Please don’t say that thing about needing a bigger boat: Godzilla Minus One (2023),

What does this thing want? Why is it so fucking angry? Is it mad because it was once a powerful lizard just chillin’ on a remote island in the Pacific, a local legend, keeping to itself, until it got nuked in America’s war effort and transmogrified into a nightmarish gargantua, wading into populated areas and flattening everything? Instead of Godzilla symbolizing the wrath of nature in reaction to the unleashing of the unnatural horror of atomic weaponry, I think maybe the blind rage and unchecked destruction of Godzilla symbolizes America?


New York City, December 10, 2023

★ The rain that had been forecast to ruin the whole day was slow in coming, and a dull and humid morning stretched on out of the uneasy and uncanny warm night. Sparrows gathered in the dense strip of litter and crushed leaves running along beside the parked cars. When the rain did start, it came down as if it could go on forever. The steady drumming of it acquired new waves of heavier pattering, splatting, and gurgling. Wind occasionally boomed. At bedtime, the air was sweltering, but as the night went on, the draft from the window became relaxingly, reassuringly cool.


Indignity Morning Podcast No. 179: The same guy he's always been.

Tom Scocca • Dec 11, 2023


WE PRESENT INSTRUCTIONS for the assembly of select sandwiches from The Modern Cook Book and Household Recipes, revised and edited by Lily Haxworth Wallace, Lecturer on Foods, Contributor to the "National Food Magazine," Etc., Published in 1912. This book is in the Public Domain and available at for the delectation of all.

Harlequin Sandwiches
Use for each sandwich a layer of white and a layer of brown bread. Butter the bread, and spread with a mixture of chopped nuts and cream cheese, or a layer of tart apple sauce sprinkled with nutmeg or cinnamon, and moistened with whipped cream.

Tutti-Frutti Sandwiches
Butter thin slices of white bread cut in rounds. Fill with lemon jelly that has been filled very full of chopped nuts, dates, chopped figs, sliced bananas, and any other fruit at hand, and made very firm. Turn the jelly out of the mould and slice and place between the slices of bread.
After making, they must be kept in the refrigerator until ready to serve, or the jelly will become so soft as to soak into the bread. They do not, therefore, lend themselves readily to a picnic lunch, but are a novel accessory to the Sunday-evening lunch on a hot day, and the jelly may be prepared the day previous and left on the ice until a short time before the meal..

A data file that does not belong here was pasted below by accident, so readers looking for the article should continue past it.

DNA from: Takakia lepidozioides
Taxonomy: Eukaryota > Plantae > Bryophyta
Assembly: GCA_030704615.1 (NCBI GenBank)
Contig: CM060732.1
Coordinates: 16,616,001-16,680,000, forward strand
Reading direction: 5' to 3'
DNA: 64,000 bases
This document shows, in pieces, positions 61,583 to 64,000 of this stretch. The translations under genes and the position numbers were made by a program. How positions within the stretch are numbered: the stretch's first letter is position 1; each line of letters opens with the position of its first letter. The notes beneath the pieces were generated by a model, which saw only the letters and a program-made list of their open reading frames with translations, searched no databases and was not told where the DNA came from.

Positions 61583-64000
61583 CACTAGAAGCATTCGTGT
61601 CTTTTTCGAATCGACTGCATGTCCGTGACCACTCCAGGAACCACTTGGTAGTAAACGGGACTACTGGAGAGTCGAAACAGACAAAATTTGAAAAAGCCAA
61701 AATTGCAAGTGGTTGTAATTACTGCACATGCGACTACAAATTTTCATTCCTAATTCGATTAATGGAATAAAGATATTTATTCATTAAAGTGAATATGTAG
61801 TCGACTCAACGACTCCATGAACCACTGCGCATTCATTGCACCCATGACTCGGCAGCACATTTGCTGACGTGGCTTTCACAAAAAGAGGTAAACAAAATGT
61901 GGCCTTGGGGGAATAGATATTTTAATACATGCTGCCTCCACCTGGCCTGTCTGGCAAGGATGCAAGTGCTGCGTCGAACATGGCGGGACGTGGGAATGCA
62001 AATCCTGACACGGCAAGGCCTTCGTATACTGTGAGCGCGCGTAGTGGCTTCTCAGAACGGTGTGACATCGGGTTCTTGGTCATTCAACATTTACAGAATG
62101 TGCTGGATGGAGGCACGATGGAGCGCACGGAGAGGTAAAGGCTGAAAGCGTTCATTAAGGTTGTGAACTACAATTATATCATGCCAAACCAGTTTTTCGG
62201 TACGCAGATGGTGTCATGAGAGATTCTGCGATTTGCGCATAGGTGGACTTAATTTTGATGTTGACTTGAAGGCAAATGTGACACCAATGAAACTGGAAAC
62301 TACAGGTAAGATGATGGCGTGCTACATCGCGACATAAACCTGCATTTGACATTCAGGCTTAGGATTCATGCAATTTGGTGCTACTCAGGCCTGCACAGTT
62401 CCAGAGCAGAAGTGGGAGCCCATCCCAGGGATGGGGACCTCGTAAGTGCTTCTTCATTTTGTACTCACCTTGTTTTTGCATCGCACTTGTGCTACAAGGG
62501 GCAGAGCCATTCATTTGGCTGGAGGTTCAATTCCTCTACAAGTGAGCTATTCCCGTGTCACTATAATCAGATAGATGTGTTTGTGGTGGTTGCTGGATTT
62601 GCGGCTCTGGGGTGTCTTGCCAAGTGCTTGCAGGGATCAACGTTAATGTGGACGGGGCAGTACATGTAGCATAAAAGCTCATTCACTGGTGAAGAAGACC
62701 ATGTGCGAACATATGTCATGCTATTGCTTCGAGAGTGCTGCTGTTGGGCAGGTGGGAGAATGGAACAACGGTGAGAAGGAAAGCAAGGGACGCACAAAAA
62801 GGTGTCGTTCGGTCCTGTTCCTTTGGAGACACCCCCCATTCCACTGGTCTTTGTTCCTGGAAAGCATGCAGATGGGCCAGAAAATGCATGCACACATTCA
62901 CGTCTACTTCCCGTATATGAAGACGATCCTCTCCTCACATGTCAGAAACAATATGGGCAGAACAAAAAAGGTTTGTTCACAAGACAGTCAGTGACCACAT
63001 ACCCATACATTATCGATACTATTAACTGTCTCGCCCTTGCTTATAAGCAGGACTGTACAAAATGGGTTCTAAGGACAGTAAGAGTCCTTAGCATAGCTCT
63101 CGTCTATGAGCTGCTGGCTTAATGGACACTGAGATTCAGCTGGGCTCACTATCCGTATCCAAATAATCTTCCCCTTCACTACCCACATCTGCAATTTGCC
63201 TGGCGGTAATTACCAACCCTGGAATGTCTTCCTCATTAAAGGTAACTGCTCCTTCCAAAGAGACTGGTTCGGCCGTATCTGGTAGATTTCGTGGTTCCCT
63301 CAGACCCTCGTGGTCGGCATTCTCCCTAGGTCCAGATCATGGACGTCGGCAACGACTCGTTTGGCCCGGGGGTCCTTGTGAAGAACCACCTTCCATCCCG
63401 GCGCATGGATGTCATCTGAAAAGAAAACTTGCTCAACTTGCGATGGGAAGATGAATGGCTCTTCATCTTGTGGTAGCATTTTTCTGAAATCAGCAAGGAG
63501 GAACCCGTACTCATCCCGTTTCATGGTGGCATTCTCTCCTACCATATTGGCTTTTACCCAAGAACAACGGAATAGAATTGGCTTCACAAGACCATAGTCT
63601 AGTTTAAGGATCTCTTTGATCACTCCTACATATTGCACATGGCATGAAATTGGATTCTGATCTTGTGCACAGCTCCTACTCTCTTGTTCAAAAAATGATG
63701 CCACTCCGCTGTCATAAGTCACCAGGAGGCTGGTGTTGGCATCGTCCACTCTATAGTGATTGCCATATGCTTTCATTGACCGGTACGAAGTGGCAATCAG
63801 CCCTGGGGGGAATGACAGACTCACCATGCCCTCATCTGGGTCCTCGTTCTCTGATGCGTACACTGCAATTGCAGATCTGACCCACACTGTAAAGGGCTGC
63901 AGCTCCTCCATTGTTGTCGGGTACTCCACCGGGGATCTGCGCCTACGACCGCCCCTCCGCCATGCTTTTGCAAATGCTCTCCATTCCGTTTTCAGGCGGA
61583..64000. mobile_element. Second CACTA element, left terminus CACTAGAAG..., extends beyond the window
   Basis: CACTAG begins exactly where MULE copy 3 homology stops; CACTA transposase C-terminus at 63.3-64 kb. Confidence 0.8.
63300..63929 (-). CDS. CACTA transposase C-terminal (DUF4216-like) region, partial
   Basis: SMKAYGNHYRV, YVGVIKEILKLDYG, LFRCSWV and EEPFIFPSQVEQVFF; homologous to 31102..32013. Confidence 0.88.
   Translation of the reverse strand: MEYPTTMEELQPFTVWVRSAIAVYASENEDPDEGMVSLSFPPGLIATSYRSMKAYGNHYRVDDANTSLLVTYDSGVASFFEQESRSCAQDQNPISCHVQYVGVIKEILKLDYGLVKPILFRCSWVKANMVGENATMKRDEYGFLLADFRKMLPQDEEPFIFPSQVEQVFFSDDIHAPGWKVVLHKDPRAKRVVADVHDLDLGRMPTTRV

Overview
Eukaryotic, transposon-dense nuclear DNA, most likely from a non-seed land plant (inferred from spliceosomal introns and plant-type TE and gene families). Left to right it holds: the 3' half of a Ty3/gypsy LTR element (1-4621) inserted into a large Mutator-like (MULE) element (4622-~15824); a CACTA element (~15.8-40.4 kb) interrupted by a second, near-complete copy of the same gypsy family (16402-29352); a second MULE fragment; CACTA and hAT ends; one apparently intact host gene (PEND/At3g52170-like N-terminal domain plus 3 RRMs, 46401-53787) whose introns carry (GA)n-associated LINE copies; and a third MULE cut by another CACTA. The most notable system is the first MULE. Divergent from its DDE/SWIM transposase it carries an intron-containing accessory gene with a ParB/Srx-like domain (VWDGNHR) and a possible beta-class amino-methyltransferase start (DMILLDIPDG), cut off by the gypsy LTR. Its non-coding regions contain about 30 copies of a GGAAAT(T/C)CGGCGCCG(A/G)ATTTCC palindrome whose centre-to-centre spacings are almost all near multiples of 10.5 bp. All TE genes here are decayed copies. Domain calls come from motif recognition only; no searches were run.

If you decide to prepare and attempt to enjoy a sandwich inspired by this offering, be sure to send a picture to

Thank you for reading INDIGNITY! Please sign up for a paid subscription to support our work, or if you are already helping us, consider giving someone the gift of INDIGNITY!


The second printing of 19 FOLK TALES is now available for Holiday gift-giving and personal perusal!

U.S. Postal Service media mail delivery takes an estimated 4 to 8 business days, which leaves approximately two days of shopping time before it turns into a gamble against the calendar.

During those days—and afterward, for adrenaline junkies and/or Eastern Orthodox shoppers—the author stands ready to hand-fulfill orders as they come in, even at the cost of dealing with that one clerk at the neighborhood post office whose whole thing is trying to start a fight with everyone who steps up to her window. Happy holidays!

HMM WEEKLY MINI-ZINE, Subject: GAME SHOW, Joe MacLeod’s account of his Total Experience of a Journey Into Television, expanded from the original published account found here at Hmm Daily. The special MINI ZINE features other viewpoints related to an appearance on, at, and inside the teevee game show Who Wants to Be A Millionaire, available for purchase at SHOPULA.

Thanks for reading INDIGNITY, a general-interest publication for a discerning and self-selected audience. We depend on your support!